When Values Conflict
Is bad behavior ever a good response to bad behavior?
Illustration by Jacob Thomas
PARENTS AND CHILDREN share all sorts of things: a mailing address, DNA, common experiences, and the occasional cold or flu bug. But that doesn’t mean they always share the same values.
Though the home is where kids learn values, it doesn’t qualify as the only place they learn. Time spent at their place of worship, in Scouting, in the classroom, and on the playground also imparts values. And sometimes, those values clash with the ones their parents hold.
Conflicting values can lead to tension between parents and kids—tension that escalates when kids act on their beliefs. Scout leaders can ease this tension by helping Scouts understand how to react when their values conflict with their parents’ values.
Imagine This Scenario
Fifteen-year-old Stephen Brock and his family, who are white, have just moved from a small town in Iowa to a suburb of Chicago. As Stephen unpacks his DVDs, the doorbell rings. He answers it and comes face-to-face with a boy about his age that, by appearance, is a Muslim.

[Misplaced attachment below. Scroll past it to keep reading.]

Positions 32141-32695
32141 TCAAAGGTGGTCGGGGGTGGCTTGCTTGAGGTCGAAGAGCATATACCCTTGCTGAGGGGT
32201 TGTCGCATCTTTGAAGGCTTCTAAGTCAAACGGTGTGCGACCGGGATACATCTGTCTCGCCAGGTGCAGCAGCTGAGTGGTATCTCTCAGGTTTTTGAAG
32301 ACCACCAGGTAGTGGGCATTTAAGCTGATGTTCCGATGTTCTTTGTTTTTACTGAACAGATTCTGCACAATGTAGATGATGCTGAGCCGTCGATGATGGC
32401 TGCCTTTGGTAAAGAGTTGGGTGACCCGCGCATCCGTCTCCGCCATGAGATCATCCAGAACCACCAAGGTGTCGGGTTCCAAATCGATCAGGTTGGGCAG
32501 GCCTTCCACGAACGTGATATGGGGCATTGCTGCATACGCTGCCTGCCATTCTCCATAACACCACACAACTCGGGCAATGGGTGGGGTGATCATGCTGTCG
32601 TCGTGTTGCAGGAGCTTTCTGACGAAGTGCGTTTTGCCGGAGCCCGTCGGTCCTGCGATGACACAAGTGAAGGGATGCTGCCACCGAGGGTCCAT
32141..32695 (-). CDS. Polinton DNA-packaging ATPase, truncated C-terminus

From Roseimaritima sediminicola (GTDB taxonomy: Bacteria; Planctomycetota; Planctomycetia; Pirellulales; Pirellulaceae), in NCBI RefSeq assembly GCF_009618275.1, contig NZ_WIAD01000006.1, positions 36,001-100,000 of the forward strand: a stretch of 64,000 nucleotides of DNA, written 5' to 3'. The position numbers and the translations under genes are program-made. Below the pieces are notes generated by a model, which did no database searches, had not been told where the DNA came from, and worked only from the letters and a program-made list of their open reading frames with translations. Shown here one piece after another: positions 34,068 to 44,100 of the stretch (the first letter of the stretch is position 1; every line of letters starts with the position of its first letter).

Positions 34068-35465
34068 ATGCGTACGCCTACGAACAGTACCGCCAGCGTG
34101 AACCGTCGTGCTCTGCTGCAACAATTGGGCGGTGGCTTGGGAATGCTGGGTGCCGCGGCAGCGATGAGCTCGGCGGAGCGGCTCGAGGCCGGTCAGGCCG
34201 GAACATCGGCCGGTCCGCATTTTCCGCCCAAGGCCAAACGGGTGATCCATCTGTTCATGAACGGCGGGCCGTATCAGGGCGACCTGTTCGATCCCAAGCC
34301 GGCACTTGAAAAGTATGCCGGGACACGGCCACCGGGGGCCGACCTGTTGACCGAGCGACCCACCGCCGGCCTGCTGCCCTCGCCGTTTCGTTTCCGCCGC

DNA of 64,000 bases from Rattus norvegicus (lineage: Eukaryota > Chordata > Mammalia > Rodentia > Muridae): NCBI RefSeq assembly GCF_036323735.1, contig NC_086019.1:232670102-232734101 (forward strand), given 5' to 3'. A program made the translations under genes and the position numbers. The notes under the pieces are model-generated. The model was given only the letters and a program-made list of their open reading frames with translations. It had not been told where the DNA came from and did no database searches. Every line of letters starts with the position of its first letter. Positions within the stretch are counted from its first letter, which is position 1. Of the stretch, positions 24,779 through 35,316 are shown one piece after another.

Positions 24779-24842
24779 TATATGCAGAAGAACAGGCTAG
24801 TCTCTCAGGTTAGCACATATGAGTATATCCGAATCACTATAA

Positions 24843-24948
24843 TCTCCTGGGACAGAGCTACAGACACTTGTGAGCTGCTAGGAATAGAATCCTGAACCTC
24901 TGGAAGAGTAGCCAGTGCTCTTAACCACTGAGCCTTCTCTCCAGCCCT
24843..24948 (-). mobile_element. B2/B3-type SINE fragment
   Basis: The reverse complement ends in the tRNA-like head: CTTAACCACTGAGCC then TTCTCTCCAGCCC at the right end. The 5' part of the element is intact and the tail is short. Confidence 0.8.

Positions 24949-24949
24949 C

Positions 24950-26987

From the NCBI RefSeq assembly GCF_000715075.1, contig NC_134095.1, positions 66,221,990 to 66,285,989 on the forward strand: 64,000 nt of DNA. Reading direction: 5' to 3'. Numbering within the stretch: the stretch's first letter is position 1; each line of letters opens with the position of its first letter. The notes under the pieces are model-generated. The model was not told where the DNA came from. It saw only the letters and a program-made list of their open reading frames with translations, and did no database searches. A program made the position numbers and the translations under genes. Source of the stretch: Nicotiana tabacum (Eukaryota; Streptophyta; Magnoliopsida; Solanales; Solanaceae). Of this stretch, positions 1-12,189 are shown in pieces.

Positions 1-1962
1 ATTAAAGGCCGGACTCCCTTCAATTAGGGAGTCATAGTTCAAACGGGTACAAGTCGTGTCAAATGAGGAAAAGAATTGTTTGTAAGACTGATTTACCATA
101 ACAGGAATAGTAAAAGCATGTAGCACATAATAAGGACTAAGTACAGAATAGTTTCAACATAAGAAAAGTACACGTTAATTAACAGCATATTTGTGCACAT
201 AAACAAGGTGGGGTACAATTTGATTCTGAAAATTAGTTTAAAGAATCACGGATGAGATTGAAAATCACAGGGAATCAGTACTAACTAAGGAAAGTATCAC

The boy introduces himself as Yusuf and says he lives down the street. Stephen doesn’t know how to react. But Yusuf seems friendly enough, so Stephen invites him in. Yusuf helps Stephen unpack boxes, and the two boys soon start chatting like old friends about their favorite movies and TV shows. How much they have in common surprises Stephen.
Things are going great until Stephen’s dad comes home. Mr. Brock demands to know who Stephen’s visitor is, ignores Yusuf when he stands up and extends his hand, and tells Stephen that the boy needs to go home because they have a lot left to unpack.
Yusuf leaves, and Stephen turns to his dad with a look of disbelief. “Why were you so rude to Yusuf?” he asks. “He was just being friendly!”
“I don’t care. I don’t want you associating with people like that.”
“Nice people?” Stephen asks in a sarcastic tone.
Without another word, Stephen storms into his bedroom and slams the door.
Later, Yusuf calls and invites Stephen to go see a movie with him and his friends that weekend. Despite his dad’s instructions, Stephen agrees.
Lead This Discussion
This dilemma begins with a conflict about values (Stephen’s making a Muslim friend) and escalates into a conflict about authority (Stephen’s continuing the friendship against his dad’s wishes). As you discuss the situation with your Scouts, help them consider whether two wrongs ever make a right. Begin by asking the Scouts to identify the two conflicts in the dilemma.